We asked Öhlins for comment, to which they replied, ““Research and development is a strong focus for the Öhlins brand, and a huge part of what we do. We work closely with the Specialized Gravity team to not only provide the highest level of suspension performance, but also to continuously develop our technology throughout the racing calendar. At this stage, we’re unable to comment on specific details of the team’s suspension equipment or setup, but winning features will be integrated in our products in the future.”

Bruni’s Specialized Demo

There are lots of unique bits on Bruni’s custom Specialized Demo; First up, he runs wheel weights on his DT SWISS rims, said to help keep the bike stable in the air. Also noted were the Maxxis Minion DHR tires, which aren’t sponsor correct, but seem to be the only tire riders were running on the ultra-rocky West Virginia course.

If you’re Loic Bruni, and you want a specific tweak to a bike, you get it, and this custom-sized Specialized Demo is just that. It’s an aluminum frame designed just for Bruni. For those wondering, it slightly corresponds to the S4 size in Specialized’s sizing configurations.

loic bruni specialized demo ohlins prototype active mtb suspension

For the build, Bruni’s team went with Öhlins suspension, SRAM X01 DH groupset, Magura brakes, Renthal handlebars, and DT Swiss wheels. Much like the frame, not many things are stock on this bike. Bruni runs 3D-printed brake levers for his Maguras, and these are designed to fit his exact requirements, and his mechanic adds some skateboard grip tape to the levers/shifters to aid in grip and tactile feel.

The bike may look a bit off, and that’s because of the Mullet setup, that’s right, a 29″ wheel at the front and a smaller 27.5″ wheel at the rear. Bruni has been riding this for some time, and he feels it allows him to keep his a lower riding position and not get hit by the tire in the rear constantly when hip hinging movements are required.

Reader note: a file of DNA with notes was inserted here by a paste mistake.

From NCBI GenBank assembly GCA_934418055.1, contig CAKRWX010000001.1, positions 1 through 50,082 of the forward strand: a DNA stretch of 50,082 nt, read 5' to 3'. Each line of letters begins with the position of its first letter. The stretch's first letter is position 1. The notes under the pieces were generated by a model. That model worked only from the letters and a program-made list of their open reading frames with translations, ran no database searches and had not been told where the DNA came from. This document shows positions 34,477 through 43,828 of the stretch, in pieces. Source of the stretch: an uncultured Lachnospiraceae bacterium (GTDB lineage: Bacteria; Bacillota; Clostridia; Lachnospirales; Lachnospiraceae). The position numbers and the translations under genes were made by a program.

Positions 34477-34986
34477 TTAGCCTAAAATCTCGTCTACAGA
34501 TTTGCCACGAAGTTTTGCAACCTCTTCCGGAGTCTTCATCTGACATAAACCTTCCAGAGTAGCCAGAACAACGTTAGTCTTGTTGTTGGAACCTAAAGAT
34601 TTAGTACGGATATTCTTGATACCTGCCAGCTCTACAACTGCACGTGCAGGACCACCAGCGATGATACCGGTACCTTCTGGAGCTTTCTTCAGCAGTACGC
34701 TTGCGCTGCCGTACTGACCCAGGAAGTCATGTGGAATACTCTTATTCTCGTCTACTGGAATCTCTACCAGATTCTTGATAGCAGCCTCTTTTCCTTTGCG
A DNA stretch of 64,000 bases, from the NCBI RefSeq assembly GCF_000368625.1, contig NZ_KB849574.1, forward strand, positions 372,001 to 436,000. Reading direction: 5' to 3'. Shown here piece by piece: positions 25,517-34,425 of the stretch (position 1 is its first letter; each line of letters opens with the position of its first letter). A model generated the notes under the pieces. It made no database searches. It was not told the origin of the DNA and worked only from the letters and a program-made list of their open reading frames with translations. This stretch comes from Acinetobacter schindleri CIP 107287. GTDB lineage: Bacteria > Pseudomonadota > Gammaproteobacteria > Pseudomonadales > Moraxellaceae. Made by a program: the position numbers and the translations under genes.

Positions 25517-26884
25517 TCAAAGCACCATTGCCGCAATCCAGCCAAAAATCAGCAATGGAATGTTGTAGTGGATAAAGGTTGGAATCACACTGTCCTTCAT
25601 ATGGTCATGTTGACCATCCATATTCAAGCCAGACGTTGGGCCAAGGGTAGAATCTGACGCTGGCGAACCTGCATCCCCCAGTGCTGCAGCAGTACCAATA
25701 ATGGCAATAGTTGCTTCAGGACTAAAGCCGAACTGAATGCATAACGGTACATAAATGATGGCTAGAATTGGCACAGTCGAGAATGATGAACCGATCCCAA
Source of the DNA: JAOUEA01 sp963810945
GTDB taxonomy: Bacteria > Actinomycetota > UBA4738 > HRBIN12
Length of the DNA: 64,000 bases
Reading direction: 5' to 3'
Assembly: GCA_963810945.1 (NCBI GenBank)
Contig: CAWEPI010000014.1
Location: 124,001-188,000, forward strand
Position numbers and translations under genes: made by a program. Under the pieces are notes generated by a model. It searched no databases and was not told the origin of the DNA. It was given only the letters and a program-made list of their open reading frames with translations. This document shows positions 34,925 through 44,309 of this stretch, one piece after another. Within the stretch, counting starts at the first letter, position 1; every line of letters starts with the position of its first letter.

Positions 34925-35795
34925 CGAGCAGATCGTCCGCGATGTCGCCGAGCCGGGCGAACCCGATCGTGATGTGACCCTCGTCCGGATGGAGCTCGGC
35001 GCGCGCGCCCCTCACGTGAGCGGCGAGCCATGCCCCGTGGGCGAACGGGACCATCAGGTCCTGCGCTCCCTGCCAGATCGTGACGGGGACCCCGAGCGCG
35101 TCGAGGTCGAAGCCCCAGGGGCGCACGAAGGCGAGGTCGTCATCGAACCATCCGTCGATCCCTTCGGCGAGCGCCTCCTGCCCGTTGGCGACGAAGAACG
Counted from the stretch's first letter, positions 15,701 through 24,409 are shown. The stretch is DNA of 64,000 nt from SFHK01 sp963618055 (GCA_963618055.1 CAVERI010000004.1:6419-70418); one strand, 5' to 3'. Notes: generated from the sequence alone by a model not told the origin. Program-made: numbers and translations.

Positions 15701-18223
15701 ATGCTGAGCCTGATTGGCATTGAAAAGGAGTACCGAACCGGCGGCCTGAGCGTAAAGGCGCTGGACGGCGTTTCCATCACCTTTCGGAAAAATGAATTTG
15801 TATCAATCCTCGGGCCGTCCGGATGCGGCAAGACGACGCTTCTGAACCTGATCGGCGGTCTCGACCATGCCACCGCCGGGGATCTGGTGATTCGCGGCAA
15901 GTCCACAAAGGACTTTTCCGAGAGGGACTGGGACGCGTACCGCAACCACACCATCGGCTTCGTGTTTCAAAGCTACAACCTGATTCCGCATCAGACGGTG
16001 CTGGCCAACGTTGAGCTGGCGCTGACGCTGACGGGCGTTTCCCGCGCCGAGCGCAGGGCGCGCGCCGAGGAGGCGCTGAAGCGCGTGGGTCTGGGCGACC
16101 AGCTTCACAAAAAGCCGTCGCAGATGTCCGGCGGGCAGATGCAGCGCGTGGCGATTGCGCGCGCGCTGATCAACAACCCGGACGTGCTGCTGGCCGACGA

loic bruni specialized demo bike check snowshoe 2021

Full Specs — Loic Bruni’s Custom Specialized Demo 

  • Frame: Specialized Demo
  • Fork: Öhlins DH38
  • Rear suspension: Öhlins TTX22m coil shock with some added spice*
  • Bottom bracket: SRAM Dub
  • Chain: SRAM X01 DH
  • Crankset: eThirteen chainring with SRAM X01 cranks
  • Cassette: SRAM X01 DH
  • Rear derailleur: SRAM X01 DH
  • Shifters: SRAM X01 DH
  • Wheels: DT Swiss EX471 with DT Swiss 240 hubs
  • Brakes: Magura MT7 with 203mm rotors
  • Saddle: Specialized Phenom
  • Seatpost: Thompson Elite
  • Pedals: Crankbrothers Mallet
  • Grips: Lizard Skin Charger Evo
  • Handlebars: Renthal Fatbar, aluminium, 780mm, 30mm rise
  • Mudguards: Mudhugger Evo

Stay tuned for more Pro Bike Checks from the Snowshoe World Cup

Specialized.com

3 comments

  1. marcus on

    I like the idea of a remote to control hsc/hsr rather than trusting a computer to know what’s coming up like fox’s live valve. Being able to switch from plush and fast for traction in rough sections, then push a button to firm it up and keep from being bounced on a fast flow section with jumps, that sounds very cool.

    Reply
  2. Steve H on

    Why do you trust your own ability to operate a manual switch over a computerised system that is more likely to be encredibly good at what it does and much more effective?

    Electronic suspension will be the future and it will be the next way race winning time will be found at high end races, the potential advantage of a well functioning electronic system is huge.

    Reply